Official Selection Feature Film Mexico
Dir. Iria Gómez Concheiro
The Richter Scale says: Few things bring people together like a common enemy. It’s impressive how ties are built between people when they are threatened by the same force toward which each side feels powerless on its own. In the case of the resident who live in the building at Nicaragua #15 (located in downtown Mexico City), this enemy is the government that is evicting people from the buildings in order to gentrify an area that has been forgotten and thus raise the surplus value. The residents of this building have seen how, little by little, many of the buildings around them have been emptied out and have thus made room in their building’s courtyard and their own apartments to accommodate people and build a community, one that will be ready to resist when the government comes knocking to evict them. They will block the door, they will build barricades, whatever is necessary to save their home, or at least make it a struggle for the police officers waiting on the other side.
What Iría Gómez Concheiro gets right above all else is the camaraderie between these characters, all different people, each of whom have different jobs and day-to-day duties, each building a unique rhythm with every person with whom they interact. The cast is mostly made up of unknowns, but the most recognizable face here is Leonardo Alonso who plays Fermín, a lonely cart-pusher who lives in this building and stays out of this community until he is forced to take a mother and her daughter into his couch. Young Santiago Fonseca also stands out as Maco, a teenage graffiti artist with a heart of gold who constantly seeks to help people (the film begins with this character skating through downtown, a decision that makes sense when you realize he represents the spirit of the story) and so does Patricia Serrano as Elvirita, an old woman from the building whom Maco treats as a grandmother (it’s not clear if she actually is his grandmother) and who once participated in an eviction resistance back in her youth.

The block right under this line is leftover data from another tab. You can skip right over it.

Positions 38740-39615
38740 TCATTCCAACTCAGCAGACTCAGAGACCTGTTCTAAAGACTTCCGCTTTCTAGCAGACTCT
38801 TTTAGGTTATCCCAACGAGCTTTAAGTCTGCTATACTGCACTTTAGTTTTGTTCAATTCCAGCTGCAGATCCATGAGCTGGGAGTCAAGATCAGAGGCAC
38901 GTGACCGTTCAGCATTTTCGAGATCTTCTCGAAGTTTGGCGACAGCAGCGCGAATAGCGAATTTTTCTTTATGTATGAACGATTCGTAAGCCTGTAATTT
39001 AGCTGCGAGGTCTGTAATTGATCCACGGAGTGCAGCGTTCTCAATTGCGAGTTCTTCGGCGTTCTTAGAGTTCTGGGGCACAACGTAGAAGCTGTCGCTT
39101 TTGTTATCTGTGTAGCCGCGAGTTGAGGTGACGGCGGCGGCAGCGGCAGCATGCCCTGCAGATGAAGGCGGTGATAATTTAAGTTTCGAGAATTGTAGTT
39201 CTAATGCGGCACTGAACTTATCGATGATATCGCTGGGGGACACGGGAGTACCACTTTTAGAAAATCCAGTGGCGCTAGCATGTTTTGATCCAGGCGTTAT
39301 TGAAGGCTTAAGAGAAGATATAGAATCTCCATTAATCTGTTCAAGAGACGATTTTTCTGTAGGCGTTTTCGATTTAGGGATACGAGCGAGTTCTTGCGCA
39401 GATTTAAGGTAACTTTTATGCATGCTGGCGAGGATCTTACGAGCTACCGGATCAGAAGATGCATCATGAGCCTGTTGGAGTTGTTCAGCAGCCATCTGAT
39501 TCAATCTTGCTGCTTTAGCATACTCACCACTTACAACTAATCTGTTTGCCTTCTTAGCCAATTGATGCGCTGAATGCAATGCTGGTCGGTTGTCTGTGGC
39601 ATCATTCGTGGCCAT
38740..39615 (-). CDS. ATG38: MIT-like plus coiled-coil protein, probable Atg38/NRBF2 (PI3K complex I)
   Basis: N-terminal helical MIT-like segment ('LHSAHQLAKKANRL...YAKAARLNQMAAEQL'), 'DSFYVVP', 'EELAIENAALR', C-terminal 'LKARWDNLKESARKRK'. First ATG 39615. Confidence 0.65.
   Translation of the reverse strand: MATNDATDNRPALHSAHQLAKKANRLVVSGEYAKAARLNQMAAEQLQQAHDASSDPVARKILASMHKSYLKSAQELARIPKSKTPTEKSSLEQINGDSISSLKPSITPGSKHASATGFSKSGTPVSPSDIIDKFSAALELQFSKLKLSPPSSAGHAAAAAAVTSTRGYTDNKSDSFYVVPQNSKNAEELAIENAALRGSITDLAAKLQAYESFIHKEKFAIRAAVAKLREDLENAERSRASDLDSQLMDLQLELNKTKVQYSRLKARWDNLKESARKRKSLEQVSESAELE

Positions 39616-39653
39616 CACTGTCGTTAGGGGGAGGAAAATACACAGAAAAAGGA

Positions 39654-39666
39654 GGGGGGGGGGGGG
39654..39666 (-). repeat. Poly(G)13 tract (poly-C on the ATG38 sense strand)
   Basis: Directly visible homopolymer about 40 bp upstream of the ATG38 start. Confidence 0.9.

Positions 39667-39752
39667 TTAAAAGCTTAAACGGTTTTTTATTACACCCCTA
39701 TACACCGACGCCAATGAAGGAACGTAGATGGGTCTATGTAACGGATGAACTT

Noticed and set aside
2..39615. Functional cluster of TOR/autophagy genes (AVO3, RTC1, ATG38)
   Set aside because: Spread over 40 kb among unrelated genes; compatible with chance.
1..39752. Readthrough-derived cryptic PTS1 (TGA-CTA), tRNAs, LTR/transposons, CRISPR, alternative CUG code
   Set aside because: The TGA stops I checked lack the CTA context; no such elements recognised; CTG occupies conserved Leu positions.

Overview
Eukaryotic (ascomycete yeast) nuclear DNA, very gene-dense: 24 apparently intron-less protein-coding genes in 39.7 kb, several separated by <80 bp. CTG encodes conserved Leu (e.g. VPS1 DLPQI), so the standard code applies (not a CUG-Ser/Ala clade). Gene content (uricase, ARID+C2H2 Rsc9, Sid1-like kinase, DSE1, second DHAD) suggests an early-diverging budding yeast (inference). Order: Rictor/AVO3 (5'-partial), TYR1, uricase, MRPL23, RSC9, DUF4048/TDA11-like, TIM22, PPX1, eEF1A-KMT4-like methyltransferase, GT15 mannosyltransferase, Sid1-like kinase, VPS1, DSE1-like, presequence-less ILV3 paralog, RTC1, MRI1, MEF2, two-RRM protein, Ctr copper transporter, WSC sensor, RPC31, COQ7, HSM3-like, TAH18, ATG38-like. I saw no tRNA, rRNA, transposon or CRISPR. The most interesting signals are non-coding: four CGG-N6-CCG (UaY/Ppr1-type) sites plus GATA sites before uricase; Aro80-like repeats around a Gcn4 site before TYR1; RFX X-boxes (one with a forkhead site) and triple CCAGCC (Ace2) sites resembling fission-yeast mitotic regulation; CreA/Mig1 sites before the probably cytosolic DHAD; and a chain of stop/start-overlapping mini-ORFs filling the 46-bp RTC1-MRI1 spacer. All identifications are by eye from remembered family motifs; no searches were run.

The atmosphere is impeccable, creating this world located in buildings that were once palaces, and now are spaces where these people assemble their homes and even businesses (there is even a beauty salon inside the building that Pilar, played by Jonathan Pérez, manages). These spaces are soaked with the personalities of these characters and it leads to several tender moments, such as one where the entire building meet in the courtyard to listen to a boxing match on the radio, since a member of their building is the one fighting (a show of solidarity that gives the viewer back his faith in humanity if he ever lost it), and several details of small things the characters do as a show of gratitude and support (little things like making breakfast for someone or lending someone their shower). There are many independent Mexican films that portray a harsh reality in that country, but few of them take on such a hopeful and endearing point of view. We know these characters will lead tragic lives and it won’t be easy for them to get out of their current predicament, but they’re together and there for each other. That brings a smile.
Official Selection Documentary Feature Mexico
Dir. Luna Marán